Fiona’s Rating:

5

Claire Foy Is Lisbeth Salander In First Trailer For ‘The Girl In The Spider’s Web’

“Lisbeth Salander, the cult figure and title character of the acclaimed Millennium book series created by Stieg Larsson, will return to the screen in The Girl in the Spider’s Web, a first-time adaptation of the recent global bestseller. Golden Globe winner , the star of ‘The Crown’, will play the outcast vigilante defender under the direction of , the director of 2016’s breakout thriller ‘Don’t Breathe’; the screenplay adaptation is by Steven Knight and Fede Alvarez & Jay Basu.”

Directed by: Fede Alvarez

Cast: Claire Foy, Sverrir Gudnason, Lakeith Stanfield, Sylvia Hoeks, Stephen Merchant, Claes Bang, Christopher Convery, Synnøve Macody Lund, Vicky Krieps

Release Date: November 9th, 2018

Watch The Brilliantly Bizarre Trailer For ‘Sorry To Bother You’

“In an alternate present-day version of Oakland, telemarketer Cassius Green discovers a magical key to professional success, propelling him into a macabre universe.”

Directed by: Boots Riley

Starring: Lakeith Stanfield, Tessa Thompson, Armie Hammer, Patton Oswalt, Steven Yeun, Terry Crews, David Cross, Danny Glover

Release Date: July 6th, 2018

Death Note

Year: 2017
Director: Adam Wingard
Starring: Nat Wolff, Lakeith Stanfield, Margaret Qualley, Willem Dafoe, Jason Liles

Written by Sasha Hornby

When Adam Wingard’s live-action US-set reimagining of ‘Death Note‘ was announced, I had mixed feelings.  Excitement at the prospect of another film from one of my favourite genre directors (The Guest is in my top 10 of all time, a criminally underseen B-movie flick).  But also trepidation.  The incredible source manga of the same name, written by Tsugumi Obha and illustrated by Takeshi Obata, is 2,400 pages long, and was my gateway into manga over 10 years ago.  The best adaptation (and there have been many) thus far, is the wildly popular 37-episode anime series, which is often touted as one of the best anime series, period.  The big question forming in my mind was ‘how on earth do you fit such a rich mythos into 100 minutes?’

And let me tell you now, the answer is, you don’t.  With a simplified plot, Death Note tells the tale of high school student Light Turner (Nat Wolff) who is handed a supernatural notebook, the Death Note, that belongs to Ryuk (voiced by Willem Defoe), a bored Shinigami (God of death).  As owner of the Death Note, Light has the power to kill any person whose name he writes in it.  With his girlfriend, Mia Sutton (Margaret Qualley), he begins a vigilante quest to rid the world of evil, ending the lives of those they deem unworthy of life – criminals, mostly.  As the death toll exceeds 400, he attracts the attention of the mysterious master detective known only as L (Lakeith Stanfield), and a deadly game of cat-and-mouse ensues.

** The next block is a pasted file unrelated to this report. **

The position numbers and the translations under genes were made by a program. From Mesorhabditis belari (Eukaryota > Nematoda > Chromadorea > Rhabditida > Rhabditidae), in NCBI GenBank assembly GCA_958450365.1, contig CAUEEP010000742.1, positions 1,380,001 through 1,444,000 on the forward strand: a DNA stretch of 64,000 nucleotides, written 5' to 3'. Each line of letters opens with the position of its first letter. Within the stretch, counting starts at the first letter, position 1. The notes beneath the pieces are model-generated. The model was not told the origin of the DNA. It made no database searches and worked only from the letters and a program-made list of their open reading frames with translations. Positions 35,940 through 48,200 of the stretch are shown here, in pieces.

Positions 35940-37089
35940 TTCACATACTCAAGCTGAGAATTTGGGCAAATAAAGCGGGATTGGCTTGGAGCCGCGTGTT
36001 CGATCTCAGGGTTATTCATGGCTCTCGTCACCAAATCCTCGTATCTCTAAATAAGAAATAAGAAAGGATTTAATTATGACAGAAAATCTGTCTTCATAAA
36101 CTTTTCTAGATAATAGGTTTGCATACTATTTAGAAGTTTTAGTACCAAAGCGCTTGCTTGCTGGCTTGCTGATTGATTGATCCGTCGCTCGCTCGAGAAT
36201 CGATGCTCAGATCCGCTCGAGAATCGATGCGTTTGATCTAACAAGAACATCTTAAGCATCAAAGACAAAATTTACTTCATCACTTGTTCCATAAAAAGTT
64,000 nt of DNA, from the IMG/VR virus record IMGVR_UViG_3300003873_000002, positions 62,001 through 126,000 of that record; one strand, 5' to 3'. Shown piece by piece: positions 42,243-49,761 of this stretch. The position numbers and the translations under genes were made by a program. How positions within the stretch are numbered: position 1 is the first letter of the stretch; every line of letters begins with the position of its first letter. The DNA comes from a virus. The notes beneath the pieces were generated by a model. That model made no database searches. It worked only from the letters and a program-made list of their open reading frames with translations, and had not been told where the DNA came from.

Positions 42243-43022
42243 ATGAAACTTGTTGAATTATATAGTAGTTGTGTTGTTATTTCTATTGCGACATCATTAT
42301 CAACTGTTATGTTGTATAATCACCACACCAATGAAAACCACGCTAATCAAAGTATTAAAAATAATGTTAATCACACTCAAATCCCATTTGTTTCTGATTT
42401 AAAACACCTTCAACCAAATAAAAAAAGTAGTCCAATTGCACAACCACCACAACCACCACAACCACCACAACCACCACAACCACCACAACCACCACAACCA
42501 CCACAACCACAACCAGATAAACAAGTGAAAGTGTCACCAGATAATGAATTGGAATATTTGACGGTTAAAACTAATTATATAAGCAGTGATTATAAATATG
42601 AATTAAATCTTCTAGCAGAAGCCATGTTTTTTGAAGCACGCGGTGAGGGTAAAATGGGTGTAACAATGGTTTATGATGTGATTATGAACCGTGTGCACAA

The cast for the most part are adequate, with two stand-outs, who are both, unfortunately, underused: Lekeith Stanfield as L and Willem Defoe as the voice of Ryuk.  L is a curious man, preferring to crouch on chairs rather than sit and eating copious amounts of candy for nutrition.  Stanfield plays the character note-perfectly, never making his quirks a comedic crutch, but rather giving insight to an incredibly intelligent man most likely on the autism spectrum.  L is the voice of reason.  Comparatively, Ryuk is the voice of chaos.  Even though all Defoe lends is his voice to the character, he is at his menacing best.  In an interview with IGN, Defoe describes Ryuk as “half-mentor, half-tormentor”, and Defoe taps into that with ease.  Ryuk’s laugh in this film will stick with me for the rest of my natural-born life.

As a person knocking on 30’s door, my empathy for whiney-ass teenagers has all but gone.  And I think this is why I struggled with the central couple.  Nat Wolff and Margaret Qualley do what they can with the roles they given, but somehow they felt predictable and one-dimensional.  Almost stereotypical.  He, a supposedly intelligent nerd boy, and her, a sassy cheerleader turned bad girl.  There’s a bit of a Bonnie and Clyde vibe, that is never fully realised.

The new setting of Seattle feels grounded, whilst allowing for the more fantastical elements of the story.  Pier 57 on Elliott Bay, adorned with the Seattle Great Wheel, features in two pivotal moments: a moment of love under the bright sunshine, and a moment of despair in deepest night.  It forms a iconic backdrop to the film – much the same as the Coney Island ferris wheel does in The Warriors (1978).

Director Adam Wingard has such a destinctive style that is painted all over Death Note.  From the synth-dreanched 80s-inspired soundtrack (which I absolutely loved – hurry up onto vinyl already), to the pulpy neon colours, to the ultra-violence, to the electric final act, this screams “I am a Wingard movie!”  Unfortunately, none of the elements I adore in Wingard’s work could save the film from it’s own pacing issues.  Plot point after plot point after plot point are fired in such quick succession, it is both jarring and discombobulating.  It took me a solid 40 minutes to aclimatise to the unrelenting speed – I just really wish it had been given a bit of space to breathe.

Death Note could have been a truly great American adaptation of the famous Japanese property, and more to the point, I really wanted it to be.  If given an extra 30 minutes, and stronger leads, perhaps it would have been.  My advice to fans of the source material (I count myself in this group) is to approach the film as though you know nothing, and it is still serviceable.  For everyone else, its an enjoyable, if hurried, mystical thriller.

Sasha’s rating: 5.5 out of 10